Same Mistakes, No Real Solutions From Beijing's Misguided 2013 Xinjiang Work Forum
by The Uyghur American Association
Chinese state media announced today that the fourth meeting of the "Xinjiang Work Forum" took place on September 23-24, 2013 in Beijing. The Uyghur American Association (UAA) believes that new employment and educational policies outlined at the latest forum employ assimilatory tactics aimed to dilute Uyghur culture and fail to address the authorities' growing reliance on brute force and repressive policies to ensure regional stability. The absence of any dialogue with the Uyghur population in the forum underscores the top-down approach to the initiative, which cannot solve the region's most pressing problems.
At the meeting top officials including Vice Premier Zhang Gaoli advocated a policy of migration to bring development and stability – encouraging Uyghurs to leave their homeland and Han to migrate to the region. Yu Zhengsheng, chairman of the National Committee of the Chinese People's Political Consultative Conference, said that to boost employment in the region, minority groups from southern regions and others should be encouraged to seek jobs in other regions. "Xinjiang still faces many special difficulties in development and stability. It needs the support of the entire country," Yu said. Yu also called for more inland elites to work in East Turkestan, "fostering local talent with professional quality and managerial capabilities," and providing "talent support."
In a statement from Washington, DC, UAA President Alim Seytoff said: "The policies from the latest Xinjiang Work Forum are misguided. The so-called 'talent support' from inner provinces insultingly suggests that Uyghurs and other ethnic groups in East Turkestan lack talent and this same deception has been used to justify widespread employment discrimination against Uyghurs in their homeland. Furthermore, these policies will dilute the Uyghur population in East Turkestan by driving more Han migrants from interior provinces to the Uyghur homeland and forcing Uyghurs and other minority residents to leave." UHRP documented systematic employment discrimination against Uyghurs in East Turkestan in a 2012 report, Uyghur Homeland, Chinese Frontier: The Xinjiang Work Forum and Centrally Led Development. Uyghurs forced to relocate to interior Chinese cities also face discrimination, as labor watchdog group China Labor Watch documented in a recent report about a factory in Shanghai.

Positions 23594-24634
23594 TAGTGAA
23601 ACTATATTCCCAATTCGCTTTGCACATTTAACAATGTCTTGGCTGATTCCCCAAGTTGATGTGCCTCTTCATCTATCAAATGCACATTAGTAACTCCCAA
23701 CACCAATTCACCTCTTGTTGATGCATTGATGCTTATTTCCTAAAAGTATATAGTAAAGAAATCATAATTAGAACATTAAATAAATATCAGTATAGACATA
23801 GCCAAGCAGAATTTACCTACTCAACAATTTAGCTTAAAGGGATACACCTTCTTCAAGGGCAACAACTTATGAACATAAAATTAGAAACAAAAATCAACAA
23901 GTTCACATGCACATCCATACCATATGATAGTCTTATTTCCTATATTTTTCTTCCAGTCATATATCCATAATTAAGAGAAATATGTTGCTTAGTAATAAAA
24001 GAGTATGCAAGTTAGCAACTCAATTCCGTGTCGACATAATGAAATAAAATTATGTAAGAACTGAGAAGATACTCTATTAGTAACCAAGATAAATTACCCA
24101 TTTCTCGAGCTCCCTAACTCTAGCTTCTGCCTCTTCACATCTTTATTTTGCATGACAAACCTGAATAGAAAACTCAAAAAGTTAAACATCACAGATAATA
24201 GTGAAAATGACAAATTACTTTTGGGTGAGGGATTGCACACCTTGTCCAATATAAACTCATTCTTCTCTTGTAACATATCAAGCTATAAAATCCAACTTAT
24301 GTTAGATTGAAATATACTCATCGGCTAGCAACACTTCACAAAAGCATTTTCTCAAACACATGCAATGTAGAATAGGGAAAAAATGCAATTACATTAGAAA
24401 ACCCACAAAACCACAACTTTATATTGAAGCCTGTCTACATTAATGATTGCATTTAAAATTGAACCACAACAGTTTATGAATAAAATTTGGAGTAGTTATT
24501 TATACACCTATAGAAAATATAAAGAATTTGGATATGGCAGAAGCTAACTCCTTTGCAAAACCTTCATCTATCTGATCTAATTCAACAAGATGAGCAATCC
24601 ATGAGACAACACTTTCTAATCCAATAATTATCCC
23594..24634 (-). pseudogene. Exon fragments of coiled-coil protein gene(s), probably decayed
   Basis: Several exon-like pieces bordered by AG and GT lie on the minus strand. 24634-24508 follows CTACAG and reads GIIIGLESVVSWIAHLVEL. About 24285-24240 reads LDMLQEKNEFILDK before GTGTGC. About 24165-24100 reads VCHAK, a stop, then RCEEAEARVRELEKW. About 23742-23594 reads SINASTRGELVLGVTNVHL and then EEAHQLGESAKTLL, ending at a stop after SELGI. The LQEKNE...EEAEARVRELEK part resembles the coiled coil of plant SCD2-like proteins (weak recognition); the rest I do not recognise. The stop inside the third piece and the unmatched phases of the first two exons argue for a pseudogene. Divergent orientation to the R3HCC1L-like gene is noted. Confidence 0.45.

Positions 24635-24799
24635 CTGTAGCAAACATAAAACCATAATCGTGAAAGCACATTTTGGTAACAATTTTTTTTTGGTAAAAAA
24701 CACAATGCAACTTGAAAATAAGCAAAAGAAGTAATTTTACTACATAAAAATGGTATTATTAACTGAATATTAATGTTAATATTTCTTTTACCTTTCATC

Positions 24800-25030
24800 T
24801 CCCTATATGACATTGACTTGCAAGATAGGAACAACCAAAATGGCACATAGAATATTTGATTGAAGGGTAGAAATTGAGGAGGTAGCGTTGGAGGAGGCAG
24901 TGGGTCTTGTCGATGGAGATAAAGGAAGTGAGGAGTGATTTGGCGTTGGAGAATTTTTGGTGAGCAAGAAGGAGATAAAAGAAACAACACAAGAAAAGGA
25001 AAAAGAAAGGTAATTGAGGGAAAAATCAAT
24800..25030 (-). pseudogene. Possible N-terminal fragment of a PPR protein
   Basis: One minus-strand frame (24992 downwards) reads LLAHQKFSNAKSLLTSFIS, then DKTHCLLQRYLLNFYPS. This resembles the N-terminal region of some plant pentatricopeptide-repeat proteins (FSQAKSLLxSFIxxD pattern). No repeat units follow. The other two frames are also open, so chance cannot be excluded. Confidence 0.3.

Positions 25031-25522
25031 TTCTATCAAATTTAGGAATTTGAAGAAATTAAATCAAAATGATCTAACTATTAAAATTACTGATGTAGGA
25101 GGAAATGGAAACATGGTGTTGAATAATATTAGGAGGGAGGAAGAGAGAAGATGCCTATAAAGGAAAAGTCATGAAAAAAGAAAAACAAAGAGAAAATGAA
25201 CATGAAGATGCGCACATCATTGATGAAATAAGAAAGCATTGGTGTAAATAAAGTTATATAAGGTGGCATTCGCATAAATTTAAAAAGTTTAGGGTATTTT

With regards to education, "Yu stressed bilingual and vocational education as well as education on ideology and politics to promote scientific knowledge and competence among local people," said Xinhua. In the past, so-called "bilingual education" in East Turkestan has referred to the gradual reduction of Uyghur language education, as UHRP documented in a 2007 report, Uyghur Language Under Attack: The Myth of "Bilingual" Education in the People's Republic of China. The reference to ideological education and scientific knowledge also recalls China's repressive policies targeting Uyghur religion, the focus of a UHRP report earlier this year, Sacred Right Defiled: China's Iron-Fisted Repression of Uyghur Religious Freedom. In both cases, the policies focus on assimilation to the language and ideology of the Chinese state, and reduction of Uyghur cultural expression.
This year's forum occurs only three years after the last "Xinjiang Work Forum" in May 2010, a major event attended by then-President Hu Jintao. UHRP noted in a May 21, 2010 press release that the forum's ambitious development policies failed to address the root of social discontent that led to incidents of unrest in 2009, particularly the lack of Uyghur input in the development process. UHRP predicted that as a result, regional stability would remain elusive and prosperity outside the reach of the Uyghur people. These predictions have come to fruition, and a series of incidents of unrest in the past six months have led to a heavy-handed crackdown on the part of Chinese authorities and a rise in extrajudicial killings of Uyghurs.
"The latest policies aim to reduce Uyghur language, culture and even population in East Turkestan," said Mr. Seytoff. "They repeat the grave mistakes of the 2010 Work Forum – failing to consult with Uyghurs and to address the repressive policies that have caused social unrest. This will only lead to greater instability in the region." UHRP urges Chinese authorities to reconsider their approach by consulting with Uyghurs in East Turkestan and employing policies that will instead eliminate employment discrimination, allow Uyghurs and other ethnic groups to freely express their language, and address the Uyghur people's long-standing and legitimate political and human rights grievances.